Image © UC Davis,
Californian-based researchers discover arabica coffee genome sequence
Researchers at America’s University of California, Davis have released the first public sequence for Coffea Arabica. The project was funded by Suntory Group, an international food and beverage company based in Japan. Suntory Group is the parent company for brands such as Cerebos Group, which owns the Australian roastery chain Toby’s Estate.
Posted on Phytozome.net, the public database for comparative plant genomics coordinated by the US Department of Energy’s Joint Genome Institute, the sequence is available for immediate use by scientists and plant breeders around the world.
“This new genome sequence for Coffea arabica contains information crucial for developing high-quality, disease-resistant coffee varieties that can adapt to the climate changes that are expected to threaten global coffee production in the next 30 years,” said Juan Medrano, a geneticist in the UC Davis College of Agricultural and Environmental Sciences.
Scientists working on the project partnered with Good Land Organics farm, operating north of Santa Barbara, CA – 19 degrees’ latitude further north than any other commercial coffee plantation and the first coffee farm in the continental US.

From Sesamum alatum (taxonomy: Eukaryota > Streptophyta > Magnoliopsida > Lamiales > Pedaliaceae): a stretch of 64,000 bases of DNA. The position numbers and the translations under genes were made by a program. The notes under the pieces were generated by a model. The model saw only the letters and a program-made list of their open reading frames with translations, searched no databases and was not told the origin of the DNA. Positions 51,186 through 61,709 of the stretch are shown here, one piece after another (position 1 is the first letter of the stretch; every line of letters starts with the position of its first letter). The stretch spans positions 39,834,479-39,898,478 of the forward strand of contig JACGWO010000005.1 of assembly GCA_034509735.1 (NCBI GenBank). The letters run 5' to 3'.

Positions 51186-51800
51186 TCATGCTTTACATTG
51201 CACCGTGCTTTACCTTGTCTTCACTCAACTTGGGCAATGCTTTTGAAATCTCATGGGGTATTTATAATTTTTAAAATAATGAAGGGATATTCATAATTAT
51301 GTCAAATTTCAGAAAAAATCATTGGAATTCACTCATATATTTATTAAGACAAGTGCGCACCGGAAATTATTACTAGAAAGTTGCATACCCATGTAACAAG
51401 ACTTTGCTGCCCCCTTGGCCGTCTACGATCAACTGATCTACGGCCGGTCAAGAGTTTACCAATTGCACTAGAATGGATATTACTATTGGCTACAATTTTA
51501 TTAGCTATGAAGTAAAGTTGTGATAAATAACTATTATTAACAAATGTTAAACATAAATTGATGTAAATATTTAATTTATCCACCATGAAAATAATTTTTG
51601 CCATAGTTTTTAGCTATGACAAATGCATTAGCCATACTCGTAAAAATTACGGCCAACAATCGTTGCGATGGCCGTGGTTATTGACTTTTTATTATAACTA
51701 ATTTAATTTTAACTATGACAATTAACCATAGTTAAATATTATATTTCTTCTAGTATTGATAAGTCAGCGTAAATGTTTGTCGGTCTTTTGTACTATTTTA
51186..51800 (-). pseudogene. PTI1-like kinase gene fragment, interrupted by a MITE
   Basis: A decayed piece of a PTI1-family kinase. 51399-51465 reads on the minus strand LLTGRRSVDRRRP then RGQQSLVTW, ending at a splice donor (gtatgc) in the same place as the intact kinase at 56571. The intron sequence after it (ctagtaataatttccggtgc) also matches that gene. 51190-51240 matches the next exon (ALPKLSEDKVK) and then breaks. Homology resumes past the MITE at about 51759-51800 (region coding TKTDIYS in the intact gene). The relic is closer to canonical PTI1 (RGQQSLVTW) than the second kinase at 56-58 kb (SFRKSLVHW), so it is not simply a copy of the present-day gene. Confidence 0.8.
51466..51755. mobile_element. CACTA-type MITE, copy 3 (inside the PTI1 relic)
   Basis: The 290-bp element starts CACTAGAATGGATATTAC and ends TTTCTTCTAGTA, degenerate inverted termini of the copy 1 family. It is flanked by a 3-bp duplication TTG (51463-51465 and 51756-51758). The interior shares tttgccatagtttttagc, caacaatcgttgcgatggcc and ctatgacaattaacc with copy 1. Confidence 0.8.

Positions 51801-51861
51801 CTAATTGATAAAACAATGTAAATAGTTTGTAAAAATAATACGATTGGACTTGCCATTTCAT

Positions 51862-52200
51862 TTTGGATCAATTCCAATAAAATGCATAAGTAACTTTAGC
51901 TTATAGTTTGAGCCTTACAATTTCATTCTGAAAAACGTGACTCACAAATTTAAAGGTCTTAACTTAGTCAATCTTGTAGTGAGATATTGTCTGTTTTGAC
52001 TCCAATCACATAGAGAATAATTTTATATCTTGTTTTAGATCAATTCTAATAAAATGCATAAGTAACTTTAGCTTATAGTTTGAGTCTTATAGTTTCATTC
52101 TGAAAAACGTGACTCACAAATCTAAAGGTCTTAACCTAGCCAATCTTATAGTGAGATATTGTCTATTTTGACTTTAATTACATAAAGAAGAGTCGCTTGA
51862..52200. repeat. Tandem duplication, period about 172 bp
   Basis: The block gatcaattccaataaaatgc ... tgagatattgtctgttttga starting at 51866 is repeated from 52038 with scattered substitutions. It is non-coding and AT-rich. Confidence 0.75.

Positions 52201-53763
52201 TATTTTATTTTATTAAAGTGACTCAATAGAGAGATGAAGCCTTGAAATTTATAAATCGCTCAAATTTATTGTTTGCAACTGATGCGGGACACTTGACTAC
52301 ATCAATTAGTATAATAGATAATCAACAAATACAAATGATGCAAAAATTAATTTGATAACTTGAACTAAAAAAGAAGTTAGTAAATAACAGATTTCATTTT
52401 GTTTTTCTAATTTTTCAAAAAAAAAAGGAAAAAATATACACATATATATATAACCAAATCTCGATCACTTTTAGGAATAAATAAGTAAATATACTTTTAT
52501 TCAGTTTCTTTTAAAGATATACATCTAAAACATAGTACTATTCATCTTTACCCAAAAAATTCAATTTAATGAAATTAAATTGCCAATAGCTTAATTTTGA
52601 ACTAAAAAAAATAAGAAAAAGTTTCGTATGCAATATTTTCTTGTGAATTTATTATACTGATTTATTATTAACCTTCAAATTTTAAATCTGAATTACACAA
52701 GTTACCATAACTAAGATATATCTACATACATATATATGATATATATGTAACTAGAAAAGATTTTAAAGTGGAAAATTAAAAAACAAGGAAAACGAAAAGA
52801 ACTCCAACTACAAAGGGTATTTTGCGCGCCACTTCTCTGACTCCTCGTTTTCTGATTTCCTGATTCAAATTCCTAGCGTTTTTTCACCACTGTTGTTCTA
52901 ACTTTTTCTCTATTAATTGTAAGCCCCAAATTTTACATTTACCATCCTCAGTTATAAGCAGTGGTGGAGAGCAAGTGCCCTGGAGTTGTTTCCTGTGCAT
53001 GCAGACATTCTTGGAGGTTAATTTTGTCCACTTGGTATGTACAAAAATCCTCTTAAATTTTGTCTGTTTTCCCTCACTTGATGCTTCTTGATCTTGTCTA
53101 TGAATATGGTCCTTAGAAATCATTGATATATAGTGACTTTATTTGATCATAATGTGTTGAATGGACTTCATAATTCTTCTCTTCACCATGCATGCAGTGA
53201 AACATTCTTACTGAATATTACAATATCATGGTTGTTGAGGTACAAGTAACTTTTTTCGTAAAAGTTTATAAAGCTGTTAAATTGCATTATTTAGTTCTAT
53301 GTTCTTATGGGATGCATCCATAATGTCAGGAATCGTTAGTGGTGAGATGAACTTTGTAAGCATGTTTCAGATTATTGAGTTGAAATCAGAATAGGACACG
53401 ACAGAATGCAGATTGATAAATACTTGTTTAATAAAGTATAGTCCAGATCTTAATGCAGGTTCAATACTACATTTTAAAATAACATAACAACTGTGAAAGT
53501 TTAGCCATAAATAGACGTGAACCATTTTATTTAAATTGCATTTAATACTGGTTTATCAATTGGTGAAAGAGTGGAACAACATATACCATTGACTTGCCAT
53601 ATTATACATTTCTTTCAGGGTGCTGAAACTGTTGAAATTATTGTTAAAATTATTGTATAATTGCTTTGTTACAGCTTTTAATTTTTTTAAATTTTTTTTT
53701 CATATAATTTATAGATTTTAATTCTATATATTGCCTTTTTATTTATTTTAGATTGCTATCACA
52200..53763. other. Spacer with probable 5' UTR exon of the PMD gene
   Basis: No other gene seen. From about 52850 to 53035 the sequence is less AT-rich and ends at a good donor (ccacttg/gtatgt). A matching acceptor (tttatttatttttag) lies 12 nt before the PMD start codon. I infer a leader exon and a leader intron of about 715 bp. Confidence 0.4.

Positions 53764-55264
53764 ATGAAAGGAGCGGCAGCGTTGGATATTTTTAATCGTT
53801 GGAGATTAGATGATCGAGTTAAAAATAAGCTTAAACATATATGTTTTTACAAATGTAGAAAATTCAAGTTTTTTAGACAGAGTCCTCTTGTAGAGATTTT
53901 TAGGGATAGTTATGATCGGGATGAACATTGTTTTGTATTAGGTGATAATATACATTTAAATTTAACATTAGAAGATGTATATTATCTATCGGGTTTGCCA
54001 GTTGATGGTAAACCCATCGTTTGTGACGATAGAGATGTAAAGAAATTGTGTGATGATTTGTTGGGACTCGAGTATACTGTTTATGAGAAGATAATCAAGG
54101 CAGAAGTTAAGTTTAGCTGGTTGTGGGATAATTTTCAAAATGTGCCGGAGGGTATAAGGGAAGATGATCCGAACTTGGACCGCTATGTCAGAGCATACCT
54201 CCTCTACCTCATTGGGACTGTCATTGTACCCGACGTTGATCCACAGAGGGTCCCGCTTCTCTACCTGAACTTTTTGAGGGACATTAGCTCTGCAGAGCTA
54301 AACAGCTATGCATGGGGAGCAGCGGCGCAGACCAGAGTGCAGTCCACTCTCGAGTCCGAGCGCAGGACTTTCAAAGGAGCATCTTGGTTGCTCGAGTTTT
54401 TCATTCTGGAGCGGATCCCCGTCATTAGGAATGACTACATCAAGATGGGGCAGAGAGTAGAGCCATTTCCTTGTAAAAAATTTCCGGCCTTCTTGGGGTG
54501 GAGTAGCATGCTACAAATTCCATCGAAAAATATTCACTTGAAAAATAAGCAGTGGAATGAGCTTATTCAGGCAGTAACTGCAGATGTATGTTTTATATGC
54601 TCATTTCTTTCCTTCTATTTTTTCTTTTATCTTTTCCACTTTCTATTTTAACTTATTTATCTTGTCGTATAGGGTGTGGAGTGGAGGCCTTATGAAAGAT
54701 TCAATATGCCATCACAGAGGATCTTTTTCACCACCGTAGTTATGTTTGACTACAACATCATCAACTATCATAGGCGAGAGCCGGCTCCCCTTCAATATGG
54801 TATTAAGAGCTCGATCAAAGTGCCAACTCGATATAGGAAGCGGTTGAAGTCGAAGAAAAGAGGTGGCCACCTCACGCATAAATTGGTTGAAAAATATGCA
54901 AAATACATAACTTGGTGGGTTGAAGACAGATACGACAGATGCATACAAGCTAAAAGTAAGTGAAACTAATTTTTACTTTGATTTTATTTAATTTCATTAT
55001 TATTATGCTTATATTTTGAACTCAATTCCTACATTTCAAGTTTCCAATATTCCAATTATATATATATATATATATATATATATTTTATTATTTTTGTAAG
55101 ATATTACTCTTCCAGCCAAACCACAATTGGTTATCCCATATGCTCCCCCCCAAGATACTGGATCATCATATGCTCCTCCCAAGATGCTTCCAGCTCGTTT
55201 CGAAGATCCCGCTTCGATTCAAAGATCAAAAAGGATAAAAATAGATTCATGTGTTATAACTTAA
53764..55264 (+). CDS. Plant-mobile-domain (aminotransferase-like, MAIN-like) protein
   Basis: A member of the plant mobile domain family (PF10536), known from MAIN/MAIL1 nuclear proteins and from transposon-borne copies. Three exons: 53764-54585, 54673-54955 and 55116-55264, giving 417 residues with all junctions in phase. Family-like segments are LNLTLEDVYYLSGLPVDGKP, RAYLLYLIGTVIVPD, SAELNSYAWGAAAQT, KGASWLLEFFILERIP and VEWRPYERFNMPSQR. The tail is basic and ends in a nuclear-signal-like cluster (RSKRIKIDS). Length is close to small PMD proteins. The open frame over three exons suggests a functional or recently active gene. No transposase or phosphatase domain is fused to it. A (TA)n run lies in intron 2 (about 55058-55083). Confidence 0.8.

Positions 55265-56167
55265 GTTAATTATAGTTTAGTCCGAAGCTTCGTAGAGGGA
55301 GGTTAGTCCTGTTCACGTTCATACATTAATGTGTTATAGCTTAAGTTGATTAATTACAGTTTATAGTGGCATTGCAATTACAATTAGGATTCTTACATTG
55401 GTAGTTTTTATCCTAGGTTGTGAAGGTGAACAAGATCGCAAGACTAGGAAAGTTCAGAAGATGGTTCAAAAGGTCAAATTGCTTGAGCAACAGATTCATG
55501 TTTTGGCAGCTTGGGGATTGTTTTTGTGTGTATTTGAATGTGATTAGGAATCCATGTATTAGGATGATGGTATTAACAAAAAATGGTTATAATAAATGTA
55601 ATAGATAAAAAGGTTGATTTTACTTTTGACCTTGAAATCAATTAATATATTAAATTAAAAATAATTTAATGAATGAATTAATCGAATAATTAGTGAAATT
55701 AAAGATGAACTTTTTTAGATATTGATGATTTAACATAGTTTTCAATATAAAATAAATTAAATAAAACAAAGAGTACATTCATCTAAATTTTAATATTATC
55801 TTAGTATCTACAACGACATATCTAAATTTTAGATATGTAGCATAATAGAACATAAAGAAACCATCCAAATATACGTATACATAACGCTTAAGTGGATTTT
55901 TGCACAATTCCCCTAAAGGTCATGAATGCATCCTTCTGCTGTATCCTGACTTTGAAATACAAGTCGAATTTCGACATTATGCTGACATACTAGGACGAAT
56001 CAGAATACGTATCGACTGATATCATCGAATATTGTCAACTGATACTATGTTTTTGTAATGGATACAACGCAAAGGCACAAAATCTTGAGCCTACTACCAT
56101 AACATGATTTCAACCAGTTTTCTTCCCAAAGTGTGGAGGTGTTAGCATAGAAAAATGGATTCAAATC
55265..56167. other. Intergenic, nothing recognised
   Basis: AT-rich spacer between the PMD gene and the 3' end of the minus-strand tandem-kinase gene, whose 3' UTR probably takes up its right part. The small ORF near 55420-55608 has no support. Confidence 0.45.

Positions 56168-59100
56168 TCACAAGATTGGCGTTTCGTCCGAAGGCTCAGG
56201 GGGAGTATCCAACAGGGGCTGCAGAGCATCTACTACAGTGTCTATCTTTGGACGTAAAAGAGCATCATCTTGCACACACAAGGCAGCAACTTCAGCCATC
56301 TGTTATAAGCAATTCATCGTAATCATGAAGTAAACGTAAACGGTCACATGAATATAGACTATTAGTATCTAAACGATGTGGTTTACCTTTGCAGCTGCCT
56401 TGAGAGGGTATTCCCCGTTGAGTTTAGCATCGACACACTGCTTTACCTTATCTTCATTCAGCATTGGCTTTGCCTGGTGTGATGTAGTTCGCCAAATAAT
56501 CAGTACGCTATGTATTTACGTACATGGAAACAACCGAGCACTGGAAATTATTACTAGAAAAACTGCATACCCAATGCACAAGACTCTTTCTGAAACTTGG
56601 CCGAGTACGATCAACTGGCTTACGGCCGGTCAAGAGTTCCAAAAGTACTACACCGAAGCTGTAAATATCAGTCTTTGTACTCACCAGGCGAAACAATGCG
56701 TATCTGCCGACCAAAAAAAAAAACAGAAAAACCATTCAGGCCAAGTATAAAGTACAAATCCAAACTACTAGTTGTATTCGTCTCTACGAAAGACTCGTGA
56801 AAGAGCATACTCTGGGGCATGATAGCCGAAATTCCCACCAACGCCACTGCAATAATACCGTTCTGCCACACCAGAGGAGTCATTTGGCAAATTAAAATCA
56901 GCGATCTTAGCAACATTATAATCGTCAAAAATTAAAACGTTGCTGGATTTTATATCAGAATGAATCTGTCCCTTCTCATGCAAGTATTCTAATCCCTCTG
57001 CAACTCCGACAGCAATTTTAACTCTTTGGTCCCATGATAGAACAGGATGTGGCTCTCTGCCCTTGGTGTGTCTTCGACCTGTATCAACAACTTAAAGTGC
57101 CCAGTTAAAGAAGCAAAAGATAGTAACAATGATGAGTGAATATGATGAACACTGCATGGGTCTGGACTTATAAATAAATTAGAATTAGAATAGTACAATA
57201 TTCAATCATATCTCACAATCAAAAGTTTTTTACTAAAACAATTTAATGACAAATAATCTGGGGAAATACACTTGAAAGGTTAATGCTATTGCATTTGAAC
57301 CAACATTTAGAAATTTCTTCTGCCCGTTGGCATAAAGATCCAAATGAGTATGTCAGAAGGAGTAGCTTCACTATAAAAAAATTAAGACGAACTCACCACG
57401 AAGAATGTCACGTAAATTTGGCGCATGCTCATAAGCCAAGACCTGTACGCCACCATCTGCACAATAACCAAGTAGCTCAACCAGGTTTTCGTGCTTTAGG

Genetic material was collected from different tissues and developmental stages of 23 Geisha coffee trees, an arabica variety that originated in the mountains of western Ethiopia. Plant material from one of the trees — UCG-17 Geisha — was used for developing the C. arabica genome sequence.
Members of Suntory Group, which provided the financial backing for the project, hope that this discovery can lead to improvements in both the hardiness as well as the flavour of future crops.
“We anticipate that functional analysis of the genes identified by the C. arabica sequencing will lead to development of new, disease-resistant coffee varieties with enhanced flavour and aroma characteristics,” said Yoshikazu Tanaka, Senior General Manager for Suntory Global Innovation Center Limited.
Tanaka commented that the company will continue to fund similar research and development efforts in the future.